I'm just saying that not every factor favors the leader.  If you are out in front, be aware of the natural reasons why your development is slowing down.  If you are trailing, don't despair.  Realize that there are certain issues working in your favor.

The 100 meter dash

The game

Wait at the starting line.  When the gun fires, run toward the finish line, 100 meters away.

The principle

Strictly speaking, only one person actually wins this race.  However, second and third place are honored with medals as well.  The silver and bronze medalists are obviously among the fastest human beings on earth.  They didn't "win" the race, and yet, they achieved something amazing.

How software is similar

There is usually more than one winner.  In fact, I'd say that most market segments work out to be very much like the Olympics:  The top three players are all considered successful.  The game of running an ISV is not a two-player affair with a winner and a loser.  You can be quite successful without being the market leader.


Lots of successful products are not #1 in their market:

Don't take this too far

Every rule has exceptions.  The number three player in desktop operating systems is probably not considered very successful, whoever they are.

Golf:  The Putting Green

The game

Golf is played with a club and a ball.  The object is to get the ball into a hole by hitting it as few times as possible.

In the final step of playing a golf hole, we roll the ball along a surface of very short grass into the cup.  This surface is called the "putting green".  It is rarely flat or level.

The principle

The tricky thing about putting is studying the green to figure out how the ball will roll.  When putting across a slope, how much will the grade cause the path of the ball to curve?  When putting down a slope, how hard should you strike the ball to avoid rolling too far if you miss?  Using nothing more than visual inspection, it can be really tough to figure this stuff out.  Professionals have spent countless hours learning how to "read the green".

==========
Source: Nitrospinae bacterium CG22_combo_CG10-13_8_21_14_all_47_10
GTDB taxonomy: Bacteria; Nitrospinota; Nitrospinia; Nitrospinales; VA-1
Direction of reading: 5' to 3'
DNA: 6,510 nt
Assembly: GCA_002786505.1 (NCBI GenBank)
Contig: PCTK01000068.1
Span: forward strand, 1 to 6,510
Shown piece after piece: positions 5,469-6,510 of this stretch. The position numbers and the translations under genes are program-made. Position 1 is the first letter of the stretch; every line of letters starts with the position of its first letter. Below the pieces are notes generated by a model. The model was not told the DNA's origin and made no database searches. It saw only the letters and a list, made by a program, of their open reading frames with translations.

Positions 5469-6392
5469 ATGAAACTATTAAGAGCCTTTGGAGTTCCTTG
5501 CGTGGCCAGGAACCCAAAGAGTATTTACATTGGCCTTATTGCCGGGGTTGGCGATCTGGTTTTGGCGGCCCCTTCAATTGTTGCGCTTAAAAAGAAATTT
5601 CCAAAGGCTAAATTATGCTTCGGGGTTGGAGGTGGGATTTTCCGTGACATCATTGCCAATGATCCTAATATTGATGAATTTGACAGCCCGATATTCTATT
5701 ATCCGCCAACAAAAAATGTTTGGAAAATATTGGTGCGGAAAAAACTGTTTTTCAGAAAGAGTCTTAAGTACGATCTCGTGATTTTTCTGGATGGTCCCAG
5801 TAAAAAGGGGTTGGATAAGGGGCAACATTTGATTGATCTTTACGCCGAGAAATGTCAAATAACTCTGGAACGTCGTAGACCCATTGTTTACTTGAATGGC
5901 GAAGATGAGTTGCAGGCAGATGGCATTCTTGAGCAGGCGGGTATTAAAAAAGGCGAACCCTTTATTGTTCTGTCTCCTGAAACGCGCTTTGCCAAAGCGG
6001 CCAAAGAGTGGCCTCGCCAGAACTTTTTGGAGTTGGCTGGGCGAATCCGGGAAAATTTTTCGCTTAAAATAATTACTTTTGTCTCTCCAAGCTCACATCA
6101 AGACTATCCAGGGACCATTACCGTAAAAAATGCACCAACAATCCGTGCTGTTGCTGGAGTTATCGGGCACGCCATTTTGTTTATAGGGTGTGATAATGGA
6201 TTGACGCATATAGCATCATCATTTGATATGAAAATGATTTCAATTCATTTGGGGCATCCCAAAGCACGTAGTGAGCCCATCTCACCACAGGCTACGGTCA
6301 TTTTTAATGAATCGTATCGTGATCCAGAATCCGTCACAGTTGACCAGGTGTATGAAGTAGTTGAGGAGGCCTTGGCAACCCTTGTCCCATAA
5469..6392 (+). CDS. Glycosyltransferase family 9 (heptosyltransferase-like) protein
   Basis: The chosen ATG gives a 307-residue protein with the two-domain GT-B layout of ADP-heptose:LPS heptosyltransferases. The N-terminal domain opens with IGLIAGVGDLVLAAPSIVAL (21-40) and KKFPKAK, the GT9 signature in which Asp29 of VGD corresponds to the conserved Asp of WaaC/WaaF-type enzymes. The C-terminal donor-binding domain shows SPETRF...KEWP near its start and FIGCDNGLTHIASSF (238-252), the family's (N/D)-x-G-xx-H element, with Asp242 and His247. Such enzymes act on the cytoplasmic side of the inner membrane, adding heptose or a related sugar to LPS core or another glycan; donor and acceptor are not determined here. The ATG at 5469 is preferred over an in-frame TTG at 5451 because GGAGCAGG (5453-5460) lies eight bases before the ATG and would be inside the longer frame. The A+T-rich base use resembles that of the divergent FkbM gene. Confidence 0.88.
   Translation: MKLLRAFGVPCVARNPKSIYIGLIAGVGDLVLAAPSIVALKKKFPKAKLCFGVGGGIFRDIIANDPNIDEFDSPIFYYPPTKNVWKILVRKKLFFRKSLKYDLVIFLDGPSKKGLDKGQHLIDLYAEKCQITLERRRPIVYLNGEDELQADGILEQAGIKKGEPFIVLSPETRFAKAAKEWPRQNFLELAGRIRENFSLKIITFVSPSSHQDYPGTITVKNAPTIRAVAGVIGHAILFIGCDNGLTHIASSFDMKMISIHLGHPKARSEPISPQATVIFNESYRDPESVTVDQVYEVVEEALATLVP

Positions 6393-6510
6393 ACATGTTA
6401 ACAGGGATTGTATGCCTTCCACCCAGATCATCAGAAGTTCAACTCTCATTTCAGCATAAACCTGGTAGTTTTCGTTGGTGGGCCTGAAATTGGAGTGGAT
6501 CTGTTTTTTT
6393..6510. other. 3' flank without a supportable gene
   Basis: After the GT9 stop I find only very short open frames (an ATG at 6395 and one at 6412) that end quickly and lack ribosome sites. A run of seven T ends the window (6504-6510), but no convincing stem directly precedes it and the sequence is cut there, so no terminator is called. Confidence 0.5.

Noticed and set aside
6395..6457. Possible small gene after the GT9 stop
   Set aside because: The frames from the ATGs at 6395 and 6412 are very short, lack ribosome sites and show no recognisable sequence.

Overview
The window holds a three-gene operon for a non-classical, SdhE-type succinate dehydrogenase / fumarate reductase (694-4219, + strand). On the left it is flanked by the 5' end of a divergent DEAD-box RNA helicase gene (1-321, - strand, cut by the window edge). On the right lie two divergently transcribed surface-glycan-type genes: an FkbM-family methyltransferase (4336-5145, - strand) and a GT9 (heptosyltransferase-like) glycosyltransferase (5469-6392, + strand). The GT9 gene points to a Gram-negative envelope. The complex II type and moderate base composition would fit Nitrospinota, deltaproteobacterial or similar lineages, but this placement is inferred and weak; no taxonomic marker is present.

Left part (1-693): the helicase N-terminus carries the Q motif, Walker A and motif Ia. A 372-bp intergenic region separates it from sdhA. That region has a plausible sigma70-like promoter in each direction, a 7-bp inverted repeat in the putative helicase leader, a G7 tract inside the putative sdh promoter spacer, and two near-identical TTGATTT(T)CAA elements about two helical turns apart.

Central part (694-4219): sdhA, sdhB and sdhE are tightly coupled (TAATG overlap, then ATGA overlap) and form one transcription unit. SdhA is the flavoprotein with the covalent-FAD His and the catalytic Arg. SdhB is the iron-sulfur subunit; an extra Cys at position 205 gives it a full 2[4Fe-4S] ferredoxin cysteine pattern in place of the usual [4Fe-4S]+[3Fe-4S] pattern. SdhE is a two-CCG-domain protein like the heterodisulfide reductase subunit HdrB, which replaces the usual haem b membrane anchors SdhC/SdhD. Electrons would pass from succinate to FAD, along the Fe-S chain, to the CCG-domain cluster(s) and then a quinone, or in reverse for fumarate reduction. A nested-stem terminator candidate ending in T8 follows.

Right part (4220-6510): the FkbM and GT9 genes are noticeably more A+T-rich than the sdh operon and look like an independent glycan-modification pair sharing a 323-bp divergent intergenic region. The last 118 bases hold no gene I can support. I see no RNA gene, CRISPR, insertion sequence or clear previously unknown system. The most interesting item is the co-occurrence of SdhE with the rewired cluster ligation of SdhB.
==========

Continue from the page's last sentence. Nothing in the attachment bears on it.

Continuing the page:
Making a putt is far simpler if you can watch somebody else attempt it first.  This is completely legal within the rules of golf.  The person whose ball is further away from the cup must attempt the putt first.  The other player has the right to watch the ball roll.  Putting second can be a big advantage.  You can learn a great deal by watching your competitor go first.

How software is similar

Using nothing more than visual inspection (market research), it can be really tough to figure out just how a product is going to roll.  Very few products get it right the first time. 

Hindsight makes all this stuff obvious.  Releasing your product second can be a big advantage.  You can learn a great deal by watching your competitor go first.  We call this effect the "second mover advantage".


C# is probably the most perfect example of second mover advantage that I have ever seen.  Microsoft is always very careful when they talk about C#.  They don't want people thinking of C# as a clone of Java.  But the truth is obvious:  C# is Java done right.

Don't take this too far

The reason we call this "second mover advantage" is because presenting it in contrast with the more commonly discussed "first mover advantage", which is very real.  Being first has plenty of benefits too.  It's just that the benefits of being first are different from the benefits of being second.


The game

Bridge is a card game played by four players with a traditional 52-card deck.  In each deal there are 13 tricks.  The goal is take lots of them. 

The principle

The basic rules of bridge are very simple, but competitive bridge is extremely complex.  Bridge players use a "system", a methodology which provides strategy and tactics for play.  The system is not part of the basic rules of the game.  There are quite a few different methodologies for bridge, all of which are designed to help a player and his partner win.

A friend of mine taught me to play bridge.  Let's call him Bob (because that's his name).  Bob is a very good bridge player.  One might think that because I was taught by such a strong player that I might be rather good at the game.  Nothing could be further from the truth.  I am a terrible bridge player.  There are many things about bridge which are not easily taught.  You either "get it" or you don't.

Bob gets it.  He sees things at the bridge table that I just can't see.  He always seems to know where the cards are.  He and I will sit down for an evening and play 27 hands of bridge.  After it's all done, he draws my attention to the 5th hand.  I barely recall playing it, but he remembers all 13 of the cards I was holding and tells me exactly where I screwed up.

There is one fact about the remainder of my lifetime that is extremely clear:  I will never beat Bob at a game of bridge.  I simply don't have the talent.  Bob's mind can do things mine cannot.

More to the point, there is no system or methodology which would allow me to beat Bob.  I only know how to play one bridge system (it's called Standard American).  Bob plays several different systems, depending on who his partner is.  He usually wins, regardless of what system he is playing.  In bridge, there is no methodology which is a substitute for talent.